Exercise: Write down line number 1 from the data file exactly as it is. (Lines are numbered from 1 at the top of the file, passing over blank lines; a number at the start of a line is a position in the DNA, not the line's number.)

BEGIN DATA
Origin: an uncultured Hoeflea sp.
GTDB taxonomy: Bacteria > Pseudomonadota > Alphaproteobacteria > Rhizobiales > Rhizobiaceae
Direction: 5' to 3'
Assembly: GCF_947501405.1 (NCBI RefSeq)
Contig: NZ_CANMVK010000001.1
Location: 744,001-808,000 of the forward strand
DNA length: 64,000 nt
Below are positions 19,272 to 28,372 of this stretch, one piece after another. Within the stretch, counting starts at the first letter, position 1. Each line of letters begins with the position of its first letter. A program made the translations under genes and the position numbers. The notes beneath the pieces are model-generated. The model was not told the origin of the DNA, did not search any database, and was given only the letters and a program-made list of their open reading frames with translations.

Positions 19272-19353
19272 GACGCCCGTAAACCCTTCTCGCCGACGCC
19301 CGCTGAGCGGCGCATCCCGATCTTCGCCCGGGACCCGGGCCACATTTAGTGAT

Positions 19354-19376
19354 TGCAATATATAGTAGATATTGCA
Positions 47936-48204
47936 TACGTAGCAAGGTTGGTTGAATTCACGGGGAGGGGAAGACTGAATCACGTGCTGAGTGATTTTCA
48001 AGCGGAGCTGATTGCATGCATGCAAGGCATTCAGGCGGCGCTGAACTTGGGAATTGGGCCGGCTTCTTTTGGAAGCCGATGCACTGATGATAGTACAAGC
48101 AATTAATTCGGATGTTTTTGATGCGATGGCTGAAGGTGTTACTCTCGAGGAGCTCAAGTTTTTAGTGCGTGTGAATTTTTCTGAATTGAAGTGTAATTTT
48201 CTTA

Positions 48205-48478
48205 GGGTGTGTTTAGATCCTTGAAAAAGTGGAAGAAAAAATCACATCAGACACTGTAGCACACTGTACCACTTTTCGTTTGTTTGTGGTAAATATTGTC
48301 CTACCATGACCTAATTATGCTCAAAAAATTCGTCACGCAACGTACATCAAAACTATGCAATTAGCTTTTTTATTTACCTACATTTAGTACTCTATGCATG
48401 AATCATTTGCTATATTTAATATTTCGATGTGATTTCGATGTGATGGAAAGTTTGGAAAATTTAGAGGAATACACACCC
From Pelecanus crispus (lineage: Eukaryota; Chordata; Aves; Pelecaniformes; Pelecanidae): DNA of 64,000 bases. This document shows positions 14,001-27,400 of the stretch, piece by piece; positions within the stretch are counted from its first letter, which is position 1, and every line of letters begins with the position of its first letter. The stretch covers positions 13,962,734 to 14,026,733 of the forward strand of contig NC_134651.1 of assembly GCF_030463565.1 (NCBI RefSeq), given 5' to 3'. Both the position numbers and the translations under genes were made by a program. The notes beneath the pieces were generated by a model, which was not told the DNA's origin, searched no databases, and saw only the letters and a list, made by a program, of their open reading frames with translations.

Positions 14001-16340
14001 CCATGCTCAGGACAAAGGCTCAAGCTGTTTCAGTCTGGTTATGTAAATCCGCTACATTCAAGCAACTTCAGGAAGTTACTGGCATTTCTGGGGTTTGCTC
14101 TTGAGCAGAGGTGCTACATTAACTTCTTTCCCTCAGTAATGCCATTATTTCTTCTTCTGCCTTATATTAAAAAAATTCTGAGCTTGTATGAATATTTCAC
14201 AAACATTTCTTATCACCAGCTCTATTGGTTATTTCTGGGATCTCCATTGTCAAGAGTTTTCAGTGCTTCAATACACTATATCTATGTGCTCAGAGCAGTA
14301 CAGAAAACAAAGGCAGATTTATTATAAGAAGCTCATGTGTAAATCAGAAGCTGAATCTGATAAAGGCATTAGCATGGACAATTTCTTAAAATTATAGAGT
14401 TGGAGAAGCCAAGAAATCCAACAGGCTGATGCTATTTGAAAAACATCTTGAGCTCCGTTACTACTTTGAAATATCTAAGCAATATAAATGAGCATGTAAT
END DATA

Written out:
Origin: an uncultured Hoeflea sp.